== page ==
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Janet Yellen, president-elect Joe Biden’s pick for Treasury Secretary, would come to the job with largely predictable views on tax policy for a mainstream, center-left economist.
A labor economist by training, Yellen has spoken in favor of additional short-term stimulus to help sustain the economy during the COVID-19 pandemic. She has been a strong supporter of a carbon tax. And she has argued that insufficient tax revenue, not rising costs for programs such as Medicare and Social Security, are largely to blame for exploding budget deficits.
If confirmed, Yellen would arguably be the most influential public policy economist of our time. Previously, she was the first woman to chair the Federal Reserve Board. She headed the Council of Economic Advisers under President Bill Clinton. Before that, she was an economics professor at Harvard and the University of California at Berkeley.
As an expert in labor economics and, of course, monetary policy, Yellen has not written or spoken prolifically on taxes. But she has made her views known on several key tax issues. Here’s a closer look at her thinking:
Carbon tax. Yellen was a founding member of the Climate Leadership Council, a bipartisan group of influential economists and business leaders that aims to find a “cost-effect climate policy solution.” The group’s top priority: A carbon tax.
She also has worked with international groups to build consensus for such a levy. The concept has broad support among economists across the political spectrum because it harnesses market forces to solve an environmental problem. But Yellen’s coming role as Treasury Secretary could boost prospects for the idea.
While Biden made climate change a key element in his agenda, he has not endorsed a carbon tax. Yellen, however, has been an outspoken backer. In an October 8 interview with Reuters, Yellen was even upbeat about its political chances: “There’s no question that if…the Biden administration comes into place then climate change will be a very high priority… I do see Republican support, and not only Democrat support, for an approach that would involve a carbon tax with redistribution. It’s not politically impossible.”
Tax cuts and deficits. In an April 8, 2018 Washington Post column written jointly with four former CEA chairs, Yellen was sharply critical of the Tax Cuts and Jobs Act that Congress enacted four months earlier. She and her coauthors wrote, “The primary reason the deficit in coming years will now be higher than had been expected is the reduction in tax revenue from last year’s tax cuts, not an increase in spending.”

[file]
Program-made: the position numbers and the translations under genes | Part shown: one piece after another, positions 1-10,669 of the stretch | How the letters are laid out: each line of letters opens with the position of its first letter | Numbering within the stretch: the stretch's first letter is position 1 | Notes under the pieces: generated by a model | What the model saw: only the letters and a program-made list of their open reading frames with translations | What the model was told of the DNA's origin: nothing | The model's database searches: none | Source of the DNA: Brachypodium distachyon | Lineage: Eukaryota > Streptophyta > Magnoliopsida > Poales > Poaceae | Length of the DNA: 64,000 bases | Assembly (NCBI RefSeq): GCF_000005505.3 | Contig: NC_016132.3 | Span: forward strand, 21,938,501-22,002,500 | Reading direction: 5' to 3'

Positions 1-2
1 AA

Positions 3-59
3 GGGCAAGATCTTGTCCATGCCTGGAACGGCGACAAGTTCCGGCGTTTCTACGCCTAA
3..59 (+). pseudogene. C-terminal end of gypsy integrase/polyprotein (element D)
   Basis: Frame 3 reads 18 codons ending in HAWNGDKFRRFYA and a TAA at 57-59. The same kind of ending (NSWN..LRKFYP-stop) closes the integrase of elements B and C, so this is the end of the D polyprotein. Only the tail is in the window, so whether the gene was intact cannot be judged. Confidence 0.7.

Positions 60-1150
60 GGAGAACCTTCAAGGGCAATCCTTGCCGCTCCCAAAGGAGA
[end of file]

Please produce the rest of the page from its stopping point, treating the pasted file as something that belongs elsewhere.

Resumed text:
To reduce debt over the long term, government should run smaller deficits when the economy is strong. Yet, they said, “Last year’s Tax Cuts and Jobs Act turned that economic logic on its head. The economy was already at or close to full employment and did not need a boost.” Yellen is likely to play a key role when the Biden Administration attempts to confront a burgeoning national debt.
Social Security. In that same essay, Yellen and her coauthors said the growth of Medicare, Medicaid, Social Security, and other federal entitlement programs was not the primary cause of rising federal debt. Insufficient revenue was. However, they also urged government to restore Social Security solvency through “adjustments in both spending and revenue.” They added, “Additional revenue is critical because Social Security has become even more vital as fewer and fewer people have defined-benefit pensions.” Biden is likely to address other issues first, but with Social Security scheduled to become insolvent by 2035 or sooner, keep an eye on Yellen’s views.
Income inequality. Yellen has been concerned about income inequality for years and has explored several solutions. Notably, using the tax code to redistribute income, an idea favored by some Democrats on the left, is not among her priorities. Her focus has been on increasing wealth and income opportunities for low-income people rather than reducing the wealth of those at the top of the income distribution.
In one of her first speeches as Fed Chair, Yellen outlined four “building blocks” to increase incomes and build wealth: Resources for children, affordable higher education, and opportunities for business ownership and inheritances. Through his presidential campaign, Biden seemed to echo many of Yellen’s ideas, especially her views on the importance of education and business ownership. And inequality will be an important issue for his presidency.
Stimulus. In joint testimony before the House Select Subcommittee on the Coronavirus Crisis on July 17, Yellen and former Fed Chair Ben Bernanke called for further aggressive pandemic relief: “With interest rates extremely low and likely to remain so for some time, we do not believe that concerns about the deficit and debt should prevent the Congress from responding robustly to this emergency. The top priorities at this time should be protecting our citizens from the pandemic and pursuing a stronger and equitable economic recovery.”
Yellen said the top economic priorities of that measure should be assistance to state and local governments. She said, “federal support should be substantial and conditions on the aid should not be overly restrictive.”
In Janet Yellen, Biden has chosen a Treasury Secretary who is highly respected among her peers and who is largely in sync with his own economic views. She’ll likely play a key role in building his economic agenda.
Posts and comments are solely the opinion of the author and not that of the Tax Policy Center, Urban Institute, or Brookings Institution.
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